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Los Angeles County Sheriff’s deputies arrested KPCC/LAist Correspondent Josie Huang late Saturday while she was covering the ambush shooting of two deputies in Compton.

Even as she was being thrown to the ground, Huang — who was wearing a lanyard with her press credential hanging from her neck — was recording the encounter. In video that continued to film after her phone was knocked from her hand, Huang can be heard repeatedly identifying herself as a reporter and shouting “KPCC” several times. You also can hear Huang yelling: “You’re hurting me” and crying out in pain.

The incident occurred outside St. Francis Medical Center in Lynwood, where the two deputies were being treated for gunshot wounds. Huang had just finished covering a 10 p.m. news conference by Sheriff Alex Villanueva and other department officials.

Sheriff’s officials allege that Huang, an award-winning journalist, obstructed justice. The department initially refused to provide details of what happened, but later, Deputy Juanita Navarro of the Sheriff’s Information Bureau confirmed that deputies took Huang into custody on suspicion of obstruction of justice by “interfering with a lawful arrest.” Huang said she was trying to document the arrest of a protester, an account in line with her video from the scene.

Navarro also said Huang “didn’t have proper credentials,” but she was clearly wearing press credentials around her neck. A tweet from the Sheriff’s Department at 2:19 a.m. Sunday includes a false claim that Huang did not identify herself as a journalist. Huang told deputies at least five separate times that she was a reporter and KPCC staffer in less than a minute, according to the recording.

Video from ABC7 shows at least five deputies pinning Huang to the pavement, handcuffing her, and placing her in a patrol car. Huang’s phone fell to the ground as she was being arrested, and deputies appear to have stepped on it multiple times as it continued to record.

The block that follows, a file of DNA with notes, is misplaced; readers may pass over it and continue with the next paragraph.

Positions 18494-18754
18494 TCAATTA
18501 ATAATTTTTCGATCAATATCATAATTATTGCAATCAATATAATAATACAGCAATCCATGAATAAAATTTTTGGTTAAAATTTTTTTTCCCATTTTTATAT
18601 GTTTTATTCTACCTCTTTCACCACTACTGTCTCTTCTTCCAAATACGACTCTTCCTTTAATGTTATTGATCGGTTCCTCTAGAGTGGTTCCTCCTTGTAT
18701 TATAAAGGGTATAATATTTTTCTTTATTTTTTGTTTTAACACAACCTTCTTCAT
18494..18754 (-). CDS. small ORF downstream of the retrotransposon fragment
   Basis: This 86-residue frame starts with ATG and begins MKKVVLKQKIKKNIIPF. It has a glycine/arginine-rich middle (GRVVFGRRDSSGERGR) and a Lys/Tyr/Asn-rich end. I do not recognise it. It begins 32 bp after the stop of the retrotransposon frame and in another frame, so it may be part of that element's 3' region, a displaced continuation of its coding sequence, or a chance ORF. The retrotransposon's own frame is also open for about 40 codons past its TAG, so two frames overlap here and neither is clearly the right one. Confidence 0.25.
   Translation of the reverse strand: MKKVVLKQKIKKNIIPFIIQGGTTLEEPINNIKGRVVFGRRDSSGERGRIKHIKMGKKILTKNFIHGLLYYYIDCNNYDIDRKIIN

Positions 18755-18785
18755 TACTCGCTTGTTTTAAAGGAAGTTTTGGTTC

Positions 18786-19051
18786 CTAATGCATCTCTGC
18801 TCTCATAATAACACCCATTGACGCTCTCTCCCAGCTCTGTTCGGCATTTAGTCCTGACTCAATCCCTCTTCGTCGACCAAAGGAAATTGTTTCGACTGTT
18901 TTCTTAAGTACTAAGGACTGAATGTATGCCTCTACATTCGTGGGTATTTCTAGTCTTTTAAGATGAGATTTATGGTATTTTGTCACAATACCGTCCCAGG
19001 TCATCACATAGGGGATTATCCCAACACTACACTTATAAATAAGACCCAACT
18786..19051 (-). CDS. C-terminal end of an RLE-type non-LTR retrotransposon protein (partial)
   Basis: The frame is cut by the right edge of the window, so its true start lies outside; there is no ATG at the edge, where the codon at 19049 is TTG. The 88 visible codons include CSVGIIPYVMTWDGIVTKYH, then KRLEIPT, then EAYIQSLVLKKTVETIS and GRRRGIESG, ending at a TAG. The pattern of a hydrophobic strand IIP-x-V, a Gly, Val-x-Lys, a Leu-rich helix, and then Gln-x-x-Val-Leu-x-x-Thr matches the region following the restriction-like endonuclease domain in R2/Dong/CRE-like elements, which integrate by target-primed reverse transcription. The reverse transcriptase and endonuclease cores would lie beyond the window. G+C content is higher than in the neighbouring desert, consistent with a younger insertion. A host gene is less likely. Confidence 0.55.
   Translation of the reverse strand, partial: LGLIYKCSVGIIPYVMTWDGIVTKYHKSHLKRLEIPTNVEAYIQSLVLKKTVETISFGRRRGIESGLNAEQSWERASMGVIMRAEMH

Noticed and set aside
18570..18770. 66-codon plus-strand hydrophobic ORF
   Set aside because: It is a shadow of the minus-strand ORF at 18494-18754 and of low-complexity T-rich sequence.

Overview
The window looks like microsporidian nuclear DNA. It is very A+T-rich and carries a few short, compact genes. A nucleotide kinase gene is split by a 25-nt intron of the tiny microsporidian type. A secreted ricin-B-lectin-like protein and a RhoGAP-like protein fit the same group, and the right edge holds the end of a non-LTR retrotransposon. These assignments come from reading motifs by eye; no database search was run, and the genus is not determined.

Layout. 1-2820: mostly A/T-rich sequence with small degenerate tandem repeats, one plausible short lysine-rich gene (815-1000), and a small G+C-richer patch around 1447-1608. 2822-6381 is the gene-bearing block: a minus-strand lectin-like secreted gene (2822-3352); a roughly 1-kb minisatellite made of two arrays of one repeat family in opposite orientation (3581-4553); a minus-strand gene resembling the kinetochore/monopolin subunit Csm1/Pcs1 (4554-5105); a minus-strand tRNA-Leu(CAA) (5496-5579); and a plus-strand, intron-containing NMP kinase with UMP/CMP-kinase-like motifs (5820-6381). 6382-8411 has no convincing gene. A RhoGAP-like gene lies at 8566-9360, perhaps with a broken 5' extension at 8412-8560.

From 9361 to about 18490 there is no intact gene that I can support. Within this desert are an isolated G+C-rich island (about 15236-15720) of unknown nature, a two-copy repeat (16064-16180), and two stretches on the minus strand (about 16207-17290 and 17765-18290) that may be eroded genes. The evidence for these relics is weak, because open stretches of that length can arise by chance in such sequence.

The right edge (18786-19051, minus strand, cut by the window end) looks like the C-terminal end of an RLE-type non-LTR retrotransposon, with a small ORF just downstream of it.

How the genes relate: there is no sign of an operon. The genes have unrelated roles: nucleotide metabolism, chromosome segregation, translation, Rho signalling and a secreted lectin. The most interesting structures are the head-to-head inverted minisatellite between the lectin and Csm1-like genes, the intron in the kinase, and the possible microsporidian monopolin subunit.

Huang was taken to the women’s jail at the Century Regional Detention Center. She was released at about 4 a.m. without bail, but was cited for an obstruction charge. A KPCC newsroom executive said Huang had visible bruises and scrapes, a sore shoulder and a blackened eye. LAist and KPCC called for an apology from the department. Undersheriff Tim Murakami said he would look into the incident.

One protester was arrested on the same obstruction charge as Huang.

KPCC issued this official statement:

“We offer condolences to the two sheriff deputies who were shot Saturday evening.

“These are challenging and stressful times for everyone, but Josie Huang was arrested while doing her job. The charges should be dropped.

“Her arrest is the latest in a series of troubling interactions between our reporters and some local law enforcement officers. Journalists provide an essential service, providing fair, accurate and timely journalism and without them, our democracy is at risk.”

L.A. County Inspector General Max Huntsman told KPCC’s Frank Stoltze that he is opening an investigation into Huang’s arrest. Supervisor Mark Ridley-Thomas, who represents Lynwood, called for an investigation by Huntsman and added that “The Citizens Oversight Commission must convene a special meeting on this matter.”

The incident sparked outrage among fellow journalists, who called her arrest a violation of the First Amendment.

The arrest comes amid rising tensions between law enforcement and journalists in Los Angeles – especially during protests. In May, Long Beach Police fired a rubber bullet that hit LAist and KPCC Correspondent Adolfo Guzman Lopez in the neck. Journalists have been injured across the country covering protests this summer.

A statement from the Society of Professional Journalists strongly condemned the arrest and called for the charges to be dropped. The statement noted “this is at least the second time that a journalist of color from this news organization was mistreated and injured while reporting on civil protests.”

Huang, who has covered beats from emerging communities to housing, is one of KPCC’s most identifiable voices. In 2019, Huang wrote an acclaimed story documenting the fight over homeless housing in Koreatown.

She wrote at 4:50 a.m. Sunday she was on her way home and would share more about her experiences.

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